Coffee beans can be purchased at grocery stores or local coffee shops either ground or whole. However, experts (and coffee enthusiasts) agree that to get the best cup of coffee possible at home, buying whole beans is the way to go. Because flavors and aromas are released in the grinding process, grinding your beans just before you brew them is the best way to preserve those qualities as much as possible. This is particularly true for finer grounds, as the finer the grounds, the faster the aromas will dispel into the air.
There are two types of grinders
--blade and burr. Blade grinders tend to be slightly cheaper than burr grinders and roughly chop coffee beans like a food processor in which some beans will be reduced to tiny pieces while other beans will have hardly been chopped. Burr grinders, while more expensive, give you a more consistent grind as the process involves beans passing through two different burrs and dropping down into a collection chamber once they have reached the desired ground size.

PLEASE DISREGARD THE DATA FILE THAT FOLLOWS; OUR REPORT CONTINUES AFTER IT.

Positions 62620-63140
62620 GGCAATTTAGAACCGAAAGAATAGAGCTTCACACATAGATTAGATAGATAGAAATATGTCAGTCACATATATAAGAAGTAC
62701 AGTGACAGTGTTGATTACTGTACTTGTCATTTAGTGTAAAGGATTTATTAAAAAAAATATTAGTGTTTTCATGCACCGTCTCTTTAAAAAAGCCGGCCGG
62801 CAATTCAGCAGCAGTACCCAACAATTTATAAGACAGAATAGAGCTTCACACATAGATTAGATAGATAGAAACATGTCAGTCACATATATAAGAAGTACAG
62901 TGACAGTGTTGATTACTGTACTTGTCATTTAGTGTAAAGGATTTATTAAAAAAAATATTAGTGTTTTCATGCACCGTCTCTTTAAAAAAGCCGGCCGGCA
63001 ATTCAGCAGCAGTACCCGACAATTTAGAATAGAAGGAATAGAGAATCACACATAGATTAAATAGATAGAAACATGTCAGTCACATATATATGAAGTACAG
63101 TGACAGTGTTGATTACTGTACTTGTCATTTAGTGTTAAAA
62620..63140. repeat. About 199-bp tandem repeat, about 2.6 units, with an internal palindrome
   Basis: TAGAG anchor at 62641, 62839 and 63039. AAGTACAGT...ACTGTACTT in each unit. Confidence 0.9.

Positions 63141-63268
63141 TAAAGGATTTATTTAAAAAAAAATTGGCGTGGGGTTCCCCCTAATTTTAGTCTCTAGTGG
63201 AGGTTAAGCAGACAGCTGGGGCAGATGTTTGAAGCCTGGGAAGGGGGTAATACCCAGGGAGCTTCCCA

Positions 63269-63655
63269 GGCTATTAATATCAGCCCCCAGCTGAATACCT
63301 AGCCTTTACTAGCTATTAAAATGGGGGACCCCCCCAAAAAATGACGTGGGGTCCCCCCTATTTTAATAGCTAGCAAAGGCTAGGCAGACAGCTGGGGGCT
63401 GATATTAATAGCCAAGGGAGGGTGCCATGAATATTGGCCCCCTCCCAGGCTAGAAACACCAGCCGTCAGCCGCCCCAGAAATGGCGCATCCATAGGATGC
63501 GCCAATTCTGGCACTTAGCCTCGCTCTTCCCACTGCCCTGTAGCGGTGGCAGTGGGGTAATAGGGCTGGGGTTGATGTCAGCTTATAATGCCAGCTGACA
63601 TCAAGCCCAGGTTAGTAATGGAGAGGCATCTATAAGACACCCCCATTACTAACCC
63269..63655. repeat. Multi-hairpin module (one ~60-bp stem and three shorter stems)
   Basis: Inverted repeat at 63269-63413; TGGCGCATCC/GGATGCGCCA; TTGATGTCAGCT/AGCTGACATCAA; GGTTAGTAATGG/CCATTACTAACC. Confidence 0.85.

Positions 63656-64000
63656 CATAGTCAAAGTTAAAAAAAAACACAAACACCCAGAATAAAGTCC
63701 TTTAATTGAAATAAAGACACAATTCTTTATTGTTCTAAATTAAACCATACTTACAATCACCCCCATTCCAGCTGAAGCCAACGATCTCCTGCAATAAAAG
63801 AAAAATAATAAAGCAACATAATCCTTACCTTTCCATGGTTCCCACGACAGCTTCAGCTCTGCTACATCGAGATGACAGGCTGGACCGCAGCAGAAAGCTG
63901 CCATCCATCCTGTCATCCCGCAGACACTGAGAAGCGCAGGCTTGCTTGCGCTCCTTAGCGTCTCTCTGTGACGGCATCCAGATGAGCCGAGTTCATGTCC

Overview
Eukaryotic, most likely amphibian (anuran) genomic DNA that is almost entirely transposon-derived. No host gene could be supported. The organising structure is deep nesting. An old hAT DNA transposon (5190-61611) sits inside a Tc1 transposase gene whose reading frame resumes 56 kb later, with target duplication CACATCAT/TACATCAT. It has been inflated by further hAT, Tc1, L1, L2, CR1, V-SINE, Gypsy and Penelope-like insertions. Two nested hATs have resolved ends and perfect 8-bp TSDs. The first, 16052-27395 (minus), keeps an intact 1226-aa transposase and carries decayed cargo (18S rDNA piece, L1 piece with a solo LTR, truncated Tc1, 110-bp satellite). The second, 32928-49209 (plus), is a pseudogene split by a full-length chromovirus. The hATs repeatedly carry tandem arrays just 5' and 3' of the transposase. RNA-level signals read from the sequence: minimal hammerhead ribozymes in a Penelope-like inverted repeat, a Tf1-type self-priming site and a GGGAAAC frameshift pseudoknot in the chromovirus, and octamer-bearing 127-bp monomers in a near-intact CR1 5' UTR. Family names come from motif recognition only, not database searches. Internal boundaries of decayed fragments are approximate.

Here are brief descriptions of what each coffee ground size should look like:
In order to grind your coffee though, you need to first know what brewing method you're going to use as there are preferred grinding sizes for different types of coffee. For example, French press
coffee needs extra coarse grounds, while filtered
, pour over coffee uses medium grounds, and Espresso
needs fine grounds.
To read the previous post in this series, click here